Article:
Adult obesity has risen to 38% of Americans, according to a recent New York Times article. This rise in obesity occurs at the same time as Americans are consuming fewer sodas, sugars, and trans-fats. Obviously, the root causes of the obesity was misidentified, but scientists are at a loss for an explanation.
Unfortunately, American pets are experiencing the same rise in obesity as their human counterparts. In a 2014 report by the American Animal Hospital Association (AAHA), almost 60% of pets are overweight.
According to the report, 17.6% of dogs and 28.1% of cats qualified as obese in 2014. This is an increase from 2013 when 16.7% of dogs and 27.4% of cats were obese. So what’s the reason?
A major part of the rise in obesity is that people can’t accurately identify an obese dog or cat. If a vet tells a pet owner their pet needs to lose weight, it is hard for them to believe it because they simply can’t see it. Many pet owners drastically overestimate the amount of exercise their pet gets and underestimate the amount of calories they receive.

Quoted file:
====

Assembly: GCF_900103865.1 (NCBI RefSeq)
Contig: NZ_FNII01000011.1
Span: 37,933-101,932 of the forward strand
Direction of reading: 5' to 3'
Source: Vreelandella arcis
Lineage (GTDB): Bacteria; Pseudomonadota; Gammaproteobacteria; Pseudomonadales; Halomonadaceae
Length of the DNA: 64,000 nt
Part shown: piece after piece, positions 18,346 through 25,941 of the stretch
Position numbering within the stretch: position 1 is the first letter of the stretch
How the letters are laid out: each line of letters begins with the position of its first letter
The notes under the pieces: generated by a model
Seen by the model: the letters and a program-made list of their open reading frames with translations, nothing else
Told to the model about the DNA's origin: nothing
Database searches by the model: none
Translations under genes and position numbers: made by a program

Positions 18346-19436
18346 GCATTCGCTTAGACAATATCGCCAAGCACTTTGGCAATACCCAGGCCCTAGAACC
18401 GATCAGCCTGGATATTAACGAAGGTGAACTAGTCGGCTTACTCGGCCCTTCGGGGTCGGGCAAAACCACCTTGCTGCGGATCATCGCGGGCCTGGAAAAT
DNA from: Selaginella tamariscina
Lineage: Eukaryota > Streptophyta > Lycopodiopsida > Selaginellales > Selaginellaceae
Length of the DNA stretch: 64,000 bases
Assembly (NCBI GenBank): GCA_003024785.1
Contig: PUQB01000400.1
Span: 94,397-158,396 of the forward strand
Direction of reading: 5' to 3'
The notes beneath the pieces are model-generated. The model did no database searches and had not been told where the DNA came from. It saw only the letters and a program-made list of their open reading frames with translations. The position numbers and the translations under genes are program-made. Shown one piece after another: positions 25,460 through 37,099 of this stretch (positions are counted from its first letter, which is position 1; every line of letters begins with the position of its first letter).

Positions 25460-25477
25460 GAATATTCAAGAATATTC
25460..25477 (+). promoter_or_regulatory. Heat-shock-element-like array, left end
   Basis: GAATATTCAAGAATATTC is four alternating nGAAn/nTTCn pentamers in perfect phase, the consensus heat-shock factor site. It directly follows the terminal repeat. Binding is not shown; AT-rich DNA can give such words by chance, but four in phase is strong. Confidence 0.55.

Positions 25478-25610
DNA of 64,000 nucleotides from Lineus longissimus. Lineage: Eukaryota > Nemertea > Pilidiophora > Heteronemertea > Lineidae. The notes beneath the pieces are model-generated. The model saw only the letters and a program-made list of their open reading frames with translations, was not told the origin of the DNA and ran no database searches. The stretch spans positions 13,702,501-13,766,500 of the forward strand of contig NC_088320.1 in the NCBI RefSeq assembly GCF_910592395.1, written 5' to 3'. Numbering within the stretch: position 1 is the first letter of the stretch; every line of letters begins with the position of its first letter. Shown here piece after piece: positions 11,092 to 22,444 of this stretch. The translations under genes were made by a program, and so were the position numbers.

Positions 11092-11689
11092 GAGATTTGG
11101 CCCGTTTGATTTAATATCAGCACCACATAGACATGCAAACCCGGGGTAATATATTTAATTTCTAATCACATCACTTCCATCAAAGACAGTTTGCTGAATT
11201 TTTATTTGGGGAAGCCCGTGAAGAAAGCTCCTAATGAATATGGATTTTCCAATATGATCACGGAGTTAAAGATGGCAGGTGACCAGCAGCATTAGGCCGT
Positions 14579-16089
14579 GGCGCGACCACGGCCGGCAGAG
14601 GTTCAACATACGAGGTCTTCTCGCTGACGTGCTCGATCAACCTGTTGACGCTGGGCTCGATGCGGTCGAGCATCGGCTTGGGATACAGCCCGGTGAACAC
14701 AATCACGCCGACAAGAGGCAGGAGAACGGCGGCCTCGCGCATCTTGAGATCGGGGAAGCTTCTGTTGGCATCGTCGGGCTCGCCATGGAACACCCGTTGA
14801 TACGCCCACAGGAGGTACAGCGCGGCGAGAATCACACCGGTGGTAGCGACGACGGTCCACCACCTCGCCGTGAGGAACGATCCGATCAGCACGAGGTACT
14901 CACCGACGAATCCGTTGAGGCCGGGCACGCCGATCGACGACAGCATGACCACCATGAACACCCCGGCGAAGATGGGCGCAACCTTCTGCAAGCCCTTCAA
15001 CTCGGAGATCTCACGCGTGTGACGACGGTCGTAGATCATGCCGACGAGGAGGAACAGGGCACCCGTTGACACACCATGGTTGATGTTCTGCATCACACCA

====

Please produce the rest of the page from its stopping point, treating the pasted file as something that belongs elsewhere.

So, denial is a hard obstacle to overcome. It becomes even harder to breach the topic, however, when an obese animal is owned by an over-nourished pet owner. Many clients will take this discussion as an attack on their weight, rather than an effort to address their pets’ health. Terms like obese, weight, or weight loss strike a nerve that makes the discussion difficult. Using other terms, like fitness or achieving better fitness, are often better alternatives that allow serious discussion that could improve many pets’ lives.
It’s crucial for your pet to achieve a higher level of fitness. Fat is key hormone trigger that causes inflammation and a host of other diseases. With less fat, your furry friend will live a longer and healthier life. And let us know, how would you want your veterinarian to address an overweight pet?